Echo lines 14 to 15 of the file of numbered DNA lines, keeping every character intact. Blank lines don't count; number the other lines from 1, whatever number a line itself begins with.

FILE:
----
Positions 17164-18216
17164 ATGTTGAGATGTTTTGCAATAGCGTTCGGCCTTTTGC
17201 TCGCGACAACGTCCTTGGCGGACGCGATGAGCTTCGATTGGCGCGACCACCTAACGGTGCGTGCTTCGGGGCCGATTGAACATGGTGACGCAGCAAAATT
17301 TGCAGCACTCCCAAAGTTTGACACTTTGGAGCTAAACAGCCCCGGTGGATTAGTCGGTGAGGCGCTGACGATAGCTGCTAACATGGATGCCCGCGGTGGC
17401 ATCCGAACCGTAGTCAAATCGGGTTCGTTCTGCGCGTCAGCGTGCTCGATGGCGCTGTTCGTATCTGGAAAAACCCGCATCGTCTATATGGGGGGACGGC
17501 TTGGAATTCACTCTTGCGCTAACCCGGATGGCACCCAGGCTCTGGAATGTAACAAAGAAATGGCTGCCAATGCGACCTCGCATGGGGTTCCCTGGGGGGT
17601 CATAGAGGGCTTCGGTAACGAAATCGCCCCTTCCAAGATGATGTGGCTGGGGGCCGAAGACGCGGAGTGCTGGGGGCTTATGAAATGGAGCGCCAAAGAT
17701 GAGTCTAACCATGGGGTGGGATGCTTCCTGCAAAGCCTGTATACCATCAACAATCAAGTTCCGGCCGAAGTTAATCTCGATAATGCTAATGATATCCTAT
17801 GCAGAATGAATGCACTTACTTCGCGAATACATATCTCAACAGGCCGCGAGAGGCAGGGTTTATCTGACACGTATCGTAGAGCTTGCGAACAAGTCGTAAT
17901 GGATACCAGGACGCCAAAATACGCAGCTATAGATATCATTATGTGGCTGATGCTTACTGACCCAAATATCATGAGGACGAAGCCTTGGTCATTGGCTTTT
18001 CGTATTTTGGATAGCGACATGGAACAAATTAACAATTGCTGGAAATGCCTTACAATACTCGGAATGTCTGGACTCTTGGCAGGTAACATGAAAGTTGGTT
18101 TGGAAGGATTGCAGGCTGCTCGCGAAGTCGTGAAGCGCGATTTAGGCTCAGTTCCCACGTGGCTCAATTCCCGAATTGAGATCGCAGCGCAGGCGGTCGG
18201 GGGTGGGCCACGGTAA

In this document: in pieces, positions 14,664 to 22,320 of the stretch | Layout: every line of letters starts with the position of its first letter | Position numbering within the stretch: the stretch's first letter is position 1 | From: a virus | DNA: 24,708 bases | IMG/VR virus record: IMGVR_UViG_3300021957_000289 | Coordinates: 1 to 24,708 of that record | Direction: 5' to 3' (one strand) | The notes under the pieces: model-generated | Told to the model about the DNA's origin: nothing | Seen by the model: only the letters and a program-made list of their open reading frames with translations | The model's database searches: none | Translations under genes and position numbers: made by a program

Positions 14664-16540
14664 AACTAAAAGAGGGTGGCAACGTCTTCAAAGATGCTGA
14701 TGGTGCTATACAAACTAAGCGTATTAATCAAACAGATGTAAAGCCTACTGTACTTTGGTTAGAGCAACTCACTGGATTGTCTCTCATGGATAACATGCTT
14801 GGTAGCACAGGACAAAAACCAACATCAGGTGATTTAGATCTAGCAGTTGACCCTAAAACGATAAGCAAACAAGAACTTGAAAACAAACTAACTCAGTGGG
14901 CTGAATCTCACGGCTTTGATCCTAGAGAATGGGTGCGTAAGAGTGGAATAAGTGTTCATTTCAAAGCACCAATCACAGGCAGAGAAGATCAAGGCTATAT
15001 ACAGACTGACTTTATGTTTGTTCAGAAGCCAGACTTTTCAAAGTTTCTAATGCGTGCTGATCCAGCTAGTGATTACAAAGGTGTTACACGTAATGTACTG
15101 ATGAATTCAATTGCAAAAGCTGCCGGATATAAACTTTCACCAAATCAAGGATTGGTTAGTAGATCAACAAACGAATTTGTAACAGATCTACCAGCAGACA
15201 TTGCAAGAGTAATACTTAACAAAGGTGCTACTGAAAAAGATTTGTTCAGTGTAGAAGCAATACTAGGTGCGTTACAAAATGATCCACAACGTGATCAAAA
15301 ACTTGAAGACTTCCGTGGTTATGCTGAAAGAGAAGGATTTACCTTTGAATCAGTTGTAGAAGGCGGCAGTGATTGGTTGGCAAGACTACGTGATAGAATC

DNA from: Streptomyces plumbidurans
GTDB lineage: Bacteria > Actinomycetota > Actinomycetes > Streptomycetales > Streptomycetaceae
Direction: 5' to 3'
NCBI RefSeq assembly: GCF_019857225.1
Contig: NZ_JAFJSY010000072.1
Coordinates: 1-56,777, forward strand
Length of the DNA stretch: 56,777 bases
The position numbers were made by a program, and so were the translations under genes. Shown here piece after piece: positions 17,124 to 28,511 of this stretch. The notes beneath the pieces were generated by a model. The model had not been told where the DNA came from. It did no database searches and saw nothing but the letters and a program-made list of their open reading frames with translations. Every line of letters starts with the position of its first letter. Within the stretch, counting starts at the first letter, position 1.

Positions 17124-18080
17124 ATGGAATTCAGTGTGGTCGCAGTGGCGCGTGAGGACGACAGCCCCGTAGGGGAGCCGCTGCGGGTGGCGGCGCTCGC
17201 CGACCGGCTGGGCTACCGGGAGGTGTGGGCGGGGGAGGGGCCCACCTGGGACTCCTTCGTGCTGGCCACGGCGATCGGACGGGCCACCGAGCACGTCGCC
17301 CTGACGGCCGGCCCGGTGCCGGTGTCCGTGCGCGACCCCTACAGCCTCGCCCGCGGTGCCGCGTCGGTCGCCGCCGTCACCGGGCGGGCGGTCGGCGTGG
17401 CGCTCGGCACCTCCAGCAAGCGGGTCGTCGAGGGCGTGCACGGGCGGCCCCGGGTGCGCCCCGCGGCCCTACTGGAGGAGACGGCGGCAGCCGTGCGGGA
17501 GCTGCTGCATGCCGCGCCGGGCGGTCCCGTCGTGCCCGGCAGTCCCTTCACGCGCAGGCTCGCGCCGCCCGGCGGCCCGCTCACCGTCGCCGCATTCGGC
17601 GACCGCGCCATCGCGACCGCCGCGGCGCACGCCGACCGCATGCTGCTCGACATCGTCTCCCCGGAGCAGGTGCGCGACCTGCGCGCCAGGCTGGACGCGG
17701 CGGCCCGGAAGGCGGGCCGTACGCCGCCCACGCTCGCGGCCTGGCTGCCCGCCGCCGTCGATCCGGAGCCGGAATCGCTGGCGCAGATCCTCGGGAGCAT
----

In this document: in pieces, positions 14,664 to 22,320 of the stretch | Layout: every line of letters starts with the position of its first letter | Position numbering within the stretch: the stretch's first letter is position 1 | From: a virus | DNA: 24,708 bases | IMG/VR virus record: IMGVR_UViG_3300021957_000289 | Coordinates: 1 to 24,708 of that record | Direction: 5' to 3' (one strand) | The notes under the pieces: model-generated | Told to the model about the DNA's origin: nothing | Seen by the model: only the letters and a program-made list of their open reading frames with translations | The model's database searches: none | Translations under genes and position numbers: made by a program

Positions 14664-16540